Creative storytelling breaks silence of dementia


John Allen with speech and language therapy student Alicia Posthuma


Former naval officer John Allen has dementia, but the memory book he is perusing with Massey University Speech and Language Therapy students has prompted the usually silent man to talk.  

While the conversation might seem limited to an outsider, his responses and comments are a breakthrough, say Ben Matthews and Alicia Posthuma. They are in their third year of the four-year Bachelor of Speech and Language Therapy programme offered through the Institute of Education at Massey’s Auckland campus.

Mr Allen, at Aria Gardens’ Home and Hospital in Albany, is one of several individuals with dementia receiving regular visits from Massey’s Speech and Language Therapy students as part of their training. They bring patience and empathy along with knowledge, skills and props (such as memory books) and other innovative communication techniques to break through the language and memory blocks caused by dementia.

Pictures that spark words

To create the memory book that is successfully engaging Mr Allen’s attention, Ms Posthuma collected photos of Mr Allen – as a young Naval officer in the Royal British Navy and of his later life as a family man. She has added images of naval warships, and men in different naval uniforms in the hope these will trigger memories and words. They do.

Ms Posthuma makes comments and gently fishes for Mr Allen’s thoughts on types of warships. His comments lead to other conversational tangents, such as ‘what it must be like on board those ships’. And though it is a slow and painstaking process, he is able to offers his thoughts and recollections between pauses.

Ms Posthuma says it is important not to pressure a person with dementia with a barrage of questions. “Often people with dementia can’t answer questions,” she says. “Our work is about getting to know a person and building a rapport with them. Often when they come to see us, they will open up quite a lot. They know we will listen and wait for a response.”

Another tool they use at Aria Gardens is TimeSlips, or creative group storytelling. Conversations are prompted by a photo or image to elicit a story. It might be partly true, partly made up. It doesn’t matter, says Alicia. “With TimeSlips, there are no wrong answers.”

Mr Allen with Alicia and Ben Matthews, as they talk about Mr Allen’s memory book


Creative storytelling to unlock memory and imagination

Annabel Grant, a clinical educator for Massey’s Speech and Language Therapy programme, says the TimeSlips concept – founded by American dementia scholar Dr Anne Davis Basting in the late 1990s – provides a “failure-free environment for communication, which supports feelings of self-worth and encourages social connectedness.”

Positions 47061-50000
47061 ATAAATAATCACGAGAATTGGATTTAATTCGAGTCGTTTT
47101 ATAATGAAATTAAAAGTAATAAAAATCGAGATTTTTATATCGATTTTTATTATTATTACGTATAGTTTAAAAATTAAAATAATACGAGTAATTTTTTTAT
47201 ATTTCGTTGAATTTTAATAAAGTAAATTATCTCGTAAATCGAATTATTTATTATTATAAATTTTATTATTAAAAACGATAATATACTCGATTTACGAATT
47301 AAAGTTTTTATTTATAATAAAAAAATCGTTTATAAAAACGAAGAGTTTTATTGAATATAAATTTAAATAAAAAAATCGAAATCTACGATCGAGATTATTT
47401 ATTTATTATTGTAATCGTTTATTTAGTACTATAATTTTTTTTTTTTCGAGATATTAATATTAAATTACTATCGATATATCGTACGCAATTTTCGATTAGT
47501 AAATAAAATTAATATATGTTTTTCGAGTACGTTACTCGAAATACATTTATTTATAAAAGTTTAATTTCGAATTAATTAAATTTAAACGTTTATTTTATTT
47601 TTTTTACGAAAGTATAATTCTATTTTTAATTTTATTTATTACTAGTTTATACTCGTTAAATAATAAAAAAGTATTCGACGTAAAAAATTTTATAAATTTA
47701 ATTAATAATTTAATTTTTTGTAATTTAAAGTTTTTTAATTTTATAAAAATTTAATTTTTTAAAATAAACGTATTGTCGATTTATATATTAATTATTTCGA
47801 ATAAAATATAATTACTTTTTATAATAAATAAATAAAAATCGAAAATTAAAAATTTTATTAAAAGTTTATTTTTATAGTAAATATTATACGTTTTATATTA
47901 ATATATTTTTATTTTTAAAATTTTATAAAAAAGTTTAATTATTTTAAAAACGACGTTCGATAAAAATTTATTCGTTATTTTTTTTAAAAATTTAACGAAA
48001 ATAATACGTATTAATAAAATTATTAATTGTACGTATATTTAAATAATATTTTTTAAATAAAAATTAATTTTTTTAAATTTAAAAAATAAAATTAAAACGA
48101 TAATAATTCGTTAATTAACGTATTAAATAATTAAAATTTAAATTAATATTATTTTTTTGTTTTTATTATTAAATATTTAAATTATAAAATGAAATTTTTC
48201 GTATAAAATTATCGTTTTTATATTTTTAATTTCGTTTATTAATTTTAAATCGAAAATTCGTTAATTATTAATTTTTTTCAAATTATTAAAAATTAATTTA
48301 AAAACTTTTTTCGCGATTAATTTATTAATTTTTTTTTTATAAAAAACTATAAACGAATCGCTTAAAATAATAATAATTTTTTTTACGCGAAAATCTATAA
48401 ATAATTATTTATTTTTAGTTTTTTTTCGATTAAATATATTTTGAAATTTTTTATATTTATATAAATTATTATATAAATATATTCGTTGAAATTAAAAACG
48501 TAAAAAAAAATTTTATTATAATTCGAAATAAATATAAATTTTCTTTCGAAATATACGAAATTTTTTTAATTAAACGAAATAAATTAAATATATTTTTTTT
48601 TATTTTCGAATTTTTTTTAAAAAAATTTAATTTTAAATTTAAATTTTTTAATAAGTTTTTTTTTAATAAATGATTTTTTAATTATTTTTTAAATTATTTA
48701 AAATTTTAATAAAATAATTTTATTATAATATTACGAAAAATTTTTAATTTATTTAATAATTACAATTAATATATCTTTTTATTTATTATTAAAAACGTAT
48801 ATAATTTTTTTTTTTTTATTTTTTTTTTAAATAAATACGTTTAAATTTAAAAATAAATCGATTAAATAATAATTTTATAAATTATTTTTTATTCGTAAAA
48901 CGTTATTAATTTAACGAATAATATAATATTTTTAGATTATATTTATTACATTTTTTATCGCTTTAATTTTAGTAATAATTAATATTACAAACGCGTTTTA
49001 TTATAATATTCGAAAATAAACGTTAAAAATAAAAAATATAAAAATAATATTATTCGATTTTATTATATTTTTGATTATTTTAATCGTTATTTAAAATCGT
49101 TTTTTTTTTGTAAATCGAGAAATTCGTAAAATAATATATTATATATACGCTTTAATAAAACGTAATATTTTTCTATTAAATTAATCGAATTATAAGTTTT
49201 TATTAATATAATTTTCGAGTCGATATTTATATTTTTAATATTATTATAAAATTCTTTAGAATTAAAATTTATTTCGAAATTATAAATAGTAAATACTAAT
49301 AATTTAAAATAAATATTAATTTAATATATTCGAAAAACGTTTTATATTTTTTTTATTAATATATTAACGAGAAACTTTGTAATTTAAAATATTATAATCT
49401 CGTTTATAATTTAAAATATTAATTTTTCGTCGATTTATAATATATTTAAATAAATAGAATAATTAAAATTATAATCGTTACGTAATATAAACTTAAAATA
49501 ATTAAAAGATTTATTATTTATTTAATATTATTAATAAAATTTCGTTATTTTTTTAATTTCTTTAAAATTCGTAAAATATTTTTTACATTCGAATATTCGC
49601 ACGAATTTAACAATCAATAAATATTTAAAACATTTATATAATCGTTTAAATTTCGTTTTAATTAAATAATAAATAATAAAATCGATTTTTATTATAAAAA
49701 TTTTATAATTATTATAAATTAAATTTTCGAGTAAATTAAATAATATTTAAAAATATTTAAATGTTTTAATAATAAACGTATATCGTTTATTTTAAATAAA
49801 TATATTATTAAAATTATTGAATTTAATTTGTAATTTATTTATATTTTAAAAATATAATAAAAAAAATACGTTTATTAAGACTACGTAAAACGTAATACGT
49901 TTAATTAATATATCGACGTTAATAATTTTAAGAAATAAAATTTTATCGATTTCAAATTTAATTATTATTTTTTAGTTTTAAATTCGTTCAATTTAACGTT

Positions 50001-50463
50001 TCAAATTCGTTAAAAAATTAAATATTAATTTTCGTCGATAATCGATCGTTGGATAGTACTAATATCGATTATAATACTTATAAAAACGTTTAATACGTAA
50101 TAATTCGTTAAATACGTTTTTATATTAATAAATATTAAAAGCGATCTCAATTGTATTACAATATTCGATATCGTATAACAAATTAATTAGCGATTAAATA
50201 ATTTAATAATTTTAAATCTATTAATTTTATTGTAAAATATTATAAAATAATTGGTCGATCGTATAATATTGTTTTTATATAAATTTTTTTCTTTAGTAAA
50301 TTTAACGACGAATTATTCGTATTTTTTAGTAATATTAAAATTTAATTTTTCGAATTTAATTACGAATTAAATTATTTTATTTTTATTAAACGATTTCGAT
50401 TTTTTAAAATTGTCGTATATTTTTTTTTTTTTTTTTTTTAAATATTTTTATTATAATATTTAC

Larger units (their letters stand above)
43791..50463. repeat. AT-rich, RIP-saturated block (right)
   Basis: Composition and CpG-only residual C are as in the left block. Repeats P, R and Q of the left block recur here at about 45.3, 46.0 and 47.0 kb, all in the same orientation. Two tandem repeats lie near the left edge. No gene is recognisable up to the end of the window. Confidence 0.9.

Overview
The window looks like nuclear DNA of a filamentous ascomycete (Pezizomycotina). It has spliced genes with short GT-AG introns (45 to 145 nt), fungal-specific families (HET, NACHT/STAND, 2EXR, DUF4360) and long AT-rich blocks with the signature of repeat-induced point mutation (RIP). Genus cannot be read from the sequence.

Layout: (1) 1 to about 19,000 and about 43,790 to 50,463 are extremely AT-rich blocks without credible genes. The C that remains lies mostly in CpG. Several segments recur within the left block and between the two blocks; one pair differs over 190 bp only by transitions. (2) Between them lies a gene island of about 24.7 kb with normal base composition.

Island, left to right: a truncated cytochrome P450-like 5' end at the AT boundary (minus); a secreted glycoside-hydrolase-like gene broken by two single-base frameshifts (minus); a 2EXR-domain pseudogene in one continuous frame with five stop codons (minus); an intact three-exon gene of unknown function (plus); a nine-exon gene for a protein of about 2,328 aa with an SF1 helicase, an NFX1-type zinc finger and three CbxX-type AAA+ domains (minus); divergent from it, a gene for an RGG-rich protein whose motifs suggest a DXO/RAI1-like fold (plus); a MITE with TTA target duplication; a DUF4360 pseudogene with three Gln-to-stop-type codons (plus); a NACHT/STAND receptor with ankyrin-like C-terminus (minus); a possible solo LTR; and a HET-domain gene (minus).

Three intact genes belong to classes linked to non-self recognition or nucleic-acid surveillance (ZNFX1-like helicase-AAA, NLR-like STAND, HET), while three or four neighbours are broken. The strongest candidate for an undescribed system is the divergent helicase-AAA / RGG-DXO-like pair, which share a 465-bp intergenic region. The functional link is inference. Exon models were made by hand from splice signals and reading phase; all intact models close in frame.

TimeSlips works by opening up storytelling to everyone by replacing the pressure to remember with the freedom to imagine, she says. “Residents become storytellers, and the students find that the level of social interaction and conversation increases during and after the sessions.”

It has enlightened students too. One told her; “my feelings towards people with dementia changed as the weeks we delivered TimeSlips progressed. I saw the creative sides of individuals come out and their ability to enjoy themselves.”

As TimeSlips creator Dr Basting says; “People with dementia are sewn into figurative straightjackets by institutions that tell them they are diseased, inappropriate, challenging, passive objects in need of care – ‘the living dead’. And somehow, a black and white picture, a marker, a flip chart, and someone asking them what they think and writing down their answers is enough to break those seams.”

As New Zealand’s ageing population burgeons and with it, the incidence of dementia and Alzheimer’s disease, the demand for trained professionals using these techniques to enhance the quality of life for the elderly will increase, says Mrs Grant.

There are currently just over 53,500 people with dementia in New Zealand – up from 40,746 in 2008, according to health statistics on Alzheimers New Zealand website. By 2050, it’s expected the numbers will tip nearly 150,000 – about 2.6 per cent of the population.

Working with dementia patients is just one aspect of speech and language therapy, however. Graduates work across a wide spectrum of disabilities including babies and children with speech and swallowing difficulties; with brain-injured people and those recovering from strokes; as well as elderly people affected by memory loss, or loss of muscle control as in Parkinson’s Disease.

Mr Matthews, who sought a new career direction after working as chef in Wellington, says he finds it rewarding seeing tangible effects and improvements in the elderly people he works with. “When you lose the power to communicate, you’ve lost an essential part of being human. I want to work as an advocate for the needs of people like John.”

Find out more about studying Speech and Language Therapy here.

 

 

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